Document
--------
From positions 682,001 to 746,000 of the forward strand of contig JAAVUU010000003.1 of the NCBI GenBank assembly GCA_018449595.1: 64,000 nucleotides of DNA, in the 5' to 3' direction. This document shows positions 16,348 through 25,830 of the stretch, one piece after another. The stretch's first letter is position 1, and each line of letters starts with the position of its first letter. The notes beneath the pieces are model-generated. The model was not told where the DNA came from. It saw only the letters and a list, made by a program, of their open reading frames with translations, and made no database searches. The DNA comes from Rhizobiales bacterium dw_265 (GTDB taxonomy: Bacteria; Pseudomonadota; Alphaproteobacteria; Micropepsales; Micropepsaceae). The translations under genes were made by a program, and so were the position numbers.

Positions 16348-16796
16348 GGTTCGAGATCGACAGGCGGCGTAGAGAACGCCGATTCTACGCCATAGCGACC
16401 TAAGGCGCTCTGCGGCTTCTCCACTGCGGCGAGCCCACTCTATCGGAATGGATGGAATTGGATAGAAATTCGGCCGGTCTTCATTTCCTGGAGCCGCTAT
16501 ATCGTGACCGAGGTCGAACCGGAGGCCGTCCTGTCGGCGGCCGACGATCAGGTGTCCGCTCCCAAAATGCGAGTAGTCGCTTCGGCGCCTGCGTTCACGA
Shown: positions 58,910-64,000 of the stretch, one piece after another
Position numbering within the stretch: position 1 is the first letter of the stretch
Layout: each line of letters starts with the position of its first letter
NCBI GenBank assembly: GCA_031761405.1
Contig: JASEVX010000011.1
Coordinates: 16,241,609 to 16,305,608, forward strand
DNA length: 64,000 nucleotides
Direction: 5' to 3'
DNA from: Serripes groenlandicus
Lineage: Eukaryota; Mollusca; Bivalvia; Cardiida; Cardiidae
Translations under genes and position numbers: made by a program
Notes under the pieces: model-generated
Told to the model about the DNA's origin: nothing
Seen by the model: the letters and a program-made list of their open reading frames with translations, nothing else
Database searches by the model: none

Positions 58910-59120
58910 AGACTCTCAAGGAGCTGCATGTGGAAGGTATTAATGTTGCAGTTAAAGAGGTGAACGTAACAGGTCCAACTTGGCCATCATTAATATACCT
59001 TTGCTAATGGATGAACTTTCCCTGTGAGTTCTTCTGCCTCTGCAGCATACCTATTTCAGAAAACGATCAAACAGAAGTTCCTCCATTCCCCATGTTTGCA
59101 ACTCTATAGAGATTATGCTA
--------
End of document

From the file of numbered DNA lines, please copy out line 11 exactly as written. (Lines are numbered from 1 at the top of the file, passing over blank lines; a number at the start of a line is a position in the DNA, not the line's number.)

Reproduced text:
Coordinates: 16,241,609 to 16,305,608, forward strand